U of C Students Demand More Mental Health Services After Police Shooting

Students and community members demanded Friday more mental health services instead of police action to address students in crisis on the University of Chicago campus.

The demonstration came after a campus police officer shot 21-year-old student Charles Thomas in the shoulder earlier in the week. The shooting was captured on the officer's body camera. University police were responding to calls of a burglary and property damage when they encountered Thomas in an alley in the 5300-block of South Kimbark.

In both dash and body camera video, the student was seen running toward officers with a metal object.

His roommate, Dale Lastres says Thomas’ family has a history of bipolar depression.

"The guy on that video is not Charles," Lastres told NBC 5. "It’s not the person I’ve known for the last four years, he’s never hurt anybody threatened anybody or anything like that."

Karl Fogel was also in the area when the shooting happened and said he witnessed Thomas' irratic behavior. Fogel said he believes Thomas was a threat to pedestrians in the area. 

"It was a direct threat," he told NBC 5. "He was dangerous."

He said it would be clear to anyone on the street that they were in danger.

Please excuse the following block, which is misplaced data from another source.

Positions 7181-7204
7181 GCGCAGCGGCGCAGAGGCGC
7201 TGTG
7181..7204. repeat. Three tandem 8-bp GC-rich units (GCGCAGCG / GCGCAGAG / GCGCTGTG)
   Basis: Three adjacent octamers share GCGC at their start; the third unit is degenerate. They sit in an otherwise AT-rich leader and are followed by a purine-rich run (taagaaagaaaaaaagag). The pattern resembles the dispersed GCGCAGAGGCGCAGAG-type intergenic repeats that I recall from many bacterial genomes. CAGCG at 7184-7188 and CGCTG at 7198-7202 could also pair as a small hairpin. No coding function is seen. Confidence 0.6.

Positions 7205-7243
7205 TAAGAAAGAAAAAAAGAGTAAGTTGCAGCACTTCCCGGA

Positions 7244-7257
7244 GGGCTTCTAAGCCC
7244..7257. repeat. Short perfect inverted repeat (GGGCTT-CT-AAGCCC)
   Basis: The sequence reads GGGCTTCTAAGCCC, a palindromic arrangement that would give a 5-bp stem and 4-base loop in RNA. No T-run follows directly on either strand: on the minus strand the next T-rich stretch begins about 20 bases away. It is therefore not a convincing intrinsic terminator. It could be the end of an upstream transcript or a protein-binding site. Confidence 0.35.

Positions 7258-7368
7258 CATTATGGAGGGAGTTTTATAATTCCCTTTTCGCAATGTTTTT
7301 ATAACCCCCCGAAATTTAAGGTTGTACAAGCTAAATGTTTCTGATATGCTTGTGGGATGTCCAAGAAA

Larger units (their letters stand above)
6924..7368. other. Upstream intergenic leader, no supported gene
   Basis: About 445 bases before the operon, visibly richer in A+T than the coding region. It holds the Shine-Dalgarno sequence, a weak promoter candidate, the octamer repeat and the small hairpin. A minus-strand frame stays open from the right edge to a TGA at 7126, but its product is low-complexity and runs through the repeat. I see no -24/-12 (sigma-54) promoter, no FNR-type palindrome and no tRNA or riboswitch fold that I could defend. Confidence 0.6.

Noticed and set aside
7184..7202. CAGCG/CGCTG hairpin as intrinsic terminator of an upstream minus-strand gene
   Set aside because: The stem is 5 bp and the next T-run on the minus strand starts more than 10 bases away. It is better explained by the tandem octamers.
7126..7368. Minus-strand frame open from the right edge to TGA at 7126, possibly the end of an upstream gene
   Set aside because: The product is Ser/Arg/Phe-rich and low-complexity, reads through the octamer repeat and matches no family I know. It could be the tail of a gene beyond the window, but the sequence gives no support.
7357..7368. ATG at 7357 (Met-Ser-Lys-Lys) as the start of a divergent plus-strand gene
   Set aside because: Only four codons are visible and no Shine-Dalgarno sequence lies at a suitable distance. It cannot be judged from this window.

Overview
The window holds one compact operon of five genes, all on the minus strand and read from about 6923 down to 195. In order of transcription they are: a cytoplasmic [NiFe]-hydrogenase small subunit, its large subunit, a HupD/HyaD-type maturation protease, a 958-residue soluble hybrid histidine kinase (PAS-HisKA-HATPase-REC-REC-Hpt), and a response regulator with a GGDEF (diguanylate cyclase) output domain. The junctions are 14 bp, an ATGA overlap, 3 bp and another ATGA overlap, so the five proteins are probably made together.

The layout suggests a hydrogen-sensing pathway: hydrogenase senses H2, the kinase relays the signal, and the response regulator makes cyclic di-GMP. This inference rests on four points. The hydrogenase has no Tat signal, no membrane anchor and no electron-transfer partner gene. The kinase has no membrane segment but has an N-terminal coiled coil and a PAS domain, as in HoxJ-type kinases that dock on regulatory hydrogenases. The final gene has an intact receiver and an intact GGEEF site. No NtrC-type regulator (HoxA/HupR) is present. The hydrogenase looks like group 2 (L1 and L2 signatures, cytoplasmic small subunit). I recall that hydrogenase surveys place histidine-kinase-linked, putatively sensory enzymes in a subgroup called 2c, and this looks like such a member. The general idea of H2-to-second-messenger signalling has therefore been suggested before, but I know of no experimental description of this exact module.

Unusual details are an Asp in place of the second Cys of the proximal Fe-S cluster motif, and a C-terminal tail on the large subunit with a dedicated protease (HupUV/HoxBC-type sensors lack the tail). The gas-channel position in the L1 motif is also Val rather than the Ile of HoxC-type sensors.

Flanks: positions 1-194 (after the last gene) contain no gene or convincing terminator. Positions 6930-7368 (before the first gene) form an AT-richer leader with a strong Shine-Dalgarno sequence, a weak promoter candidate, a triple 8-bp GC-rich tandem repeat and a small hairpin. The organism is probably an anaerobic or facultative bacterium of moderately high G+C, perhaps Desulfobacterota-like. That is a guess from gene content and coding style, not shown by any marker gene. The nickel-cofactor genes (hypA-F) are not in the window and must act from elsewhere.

"I saw another pedestrian run away," he said.

Lastres says Thomas went to mental health services on campus weeks ago for help.

"They referred him off campus to seek treatment outside of the university," he said.

For privacy reasons university officials can not confirm or deny whether or not Thomas sought mental health care.

Resources are available 24 hours a day on campus, the university said.

"We have a 24-hour a day therapist on call and a full suite of mental health services through our student counseling service," dean of students Michele Rasmussen said.

But students who organized Friday's rally say more needs to be done, Rasmussen acknowledged.

Katheryn Yin is one of those students.

"If you’re having mental health crisis on campus or off campus you shouldn’t be afraid of being shot," she said.

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